DEAR Sachi and Raz,
I am writing this because with the state of observance of human rights or HR in the Philippines these days I worry about the impressions your generation is forming about it.
Between the unlimited menu of distraction dished out by Facebook, YouTube and Instagram, and your other youthful interests, I thought a letter might stand a better chance of getting read and understood—although I probably should make that hope more realistic with the qualifier “in time.”
You have witnessed how Filipinos are being offered a false dichotomy between supporting government—or more precisely the President—and standing up for HR. It is a choice that one need not make because there is no contest. Concern for HR goes beyond who heads government, and more about whether an administration is doing what it ought to as HR duty bearers.
However, the dominant narratives play up the old divides: destabilizing dilawans (in my youth it was “reds”) who use human rights (HR) violations as part of their arsenal against elected government.
The argument that human rights are passé is getting to be irksome. First because the claim that HR is outmoded is being made in the face of massive civil and political rights violations occurring in the crusade against illegal drugs and counter-terrorism. Second because the criticisms against HR parrot the anti-communism drivel of the past. And third because many of those who use that line are in positions of privilege, and do not acknowledge it out of convenience or simply because they are blind to it.
Are human rights out-of-date because the relationship between the State and citizens have transformed so much that the latter no longer needs protection from the former, as seems to be the case under President Rodrigo Duterte from the perspective of his supporters? Or have they become “obsolete” because by the actions and pronouncements of people associated with the State, it seems they are no longer honored?
Be wary when elite and tyrannical forces do all they can to dissuade citizens from upholding rights. Chances are it is not because they want to advance HR discourse to a new level, or to foment political growth and maturity. Historically, those who benefit from an uncritical citizenry routinely charm and disarm people, or keep them in a state of ignorance or confusion.
Periodically, someone muddles the discussion by accusing that advocates do not cry “HR violations!” when civilians are harmed by other civilians, specifically in situations involving illegal drugs. In such cases the rights of harmed civilians clearly have been abused; and these HR abuses are crimes that have to be justly resolved by law enforcers.
But attention must be given to illegal acts committed against civilians by the State through government and its agents because they involve the very parties who bear the duty of promoting, protecting and fulfilling human rights. Thus, the rationale for institutions like the Commission on Human Rights, which are dedicated to ensuring that the State does not violate its mandate, and exacting justice from its agents that do.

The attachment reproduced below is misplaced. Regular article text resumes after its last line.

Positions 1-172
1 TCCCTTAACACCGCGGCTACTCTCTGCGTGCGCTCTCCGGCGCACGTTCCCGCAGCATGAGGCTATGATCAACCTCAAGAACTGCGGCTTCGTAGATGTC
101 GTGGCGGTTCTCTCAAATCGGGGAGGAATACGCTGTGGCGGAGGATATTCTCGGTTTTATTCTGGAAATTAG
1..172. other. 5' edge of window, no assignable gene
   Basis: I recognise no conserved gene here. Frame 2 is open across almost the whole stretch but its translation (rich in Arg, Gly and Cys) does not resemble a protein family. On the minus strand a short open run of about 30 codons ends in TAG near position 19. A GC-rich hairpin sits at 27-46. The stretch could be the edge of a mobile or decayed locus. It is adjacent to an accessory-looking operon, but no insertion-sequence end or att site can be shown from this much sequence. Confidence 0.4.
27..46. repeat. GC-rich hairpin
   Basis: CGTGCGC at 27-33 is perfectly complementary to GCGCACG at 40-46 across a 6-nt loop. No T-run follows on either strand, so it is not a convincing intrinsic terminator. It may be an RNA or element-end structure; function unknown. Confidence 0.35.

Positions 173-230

Rather than conclude that human rights are no longer relevant because they are misunderstood by the public anyway, the challenge is to be more effective in HR education and to connect better to ever-changing realities.
Illegal arrests, acts of torture and censorship, among others account for the emphasis on civil and political rights during the Marcos dictatorship. However, more recent education efforts have failed in drawing connections between the socio-economic and cultural aspirations and struggles of communities, and the rights that underpin them. HR is very much at the heart of our daily aspirations for survival and wellbeing.
You probably remember that hilarious Facebook post on how to drive home the point about the excesses of the Marcos dictatorship to the youth of today using parallelisms like demanding that the lines to “May Bagong Silang” be sung from memory before being given the Wi-Fi password, and then capriciously changing the password every day. We had a good laugh about it but I think you got the point that your generation has to draw up HR education approaches that work for you.
Elites and tyrants use rhetoric, claiming that extreme measures are meant to save future generations. However, their main motivation is to wield power for as long as possible. What gives them away are the ruthlessness with which they undermine laws and institutions that check against their powers, and the haste in which they enter into arrangements that consolidate and institutionalize their interests.
That being said, we respect your generation’s option and trust in your capacity to discern about institutions that best serve and represent the future you want.
Please do not forget: that which will differentiate the genuine revolutionaries from the elites and tyrants of your age is respect for national and international HR consensuses reached during your time. The former would find ways of carrying them out against all odds; the latter would discard them when expedient. Guess who benefits when citizens readily concede rights?
I hope you would be part of your generation’s struggles for human rights.
Email feedback to firstname.lastname@example.org.
Published in the SunStar Davao newspaper on October 12, 2017.
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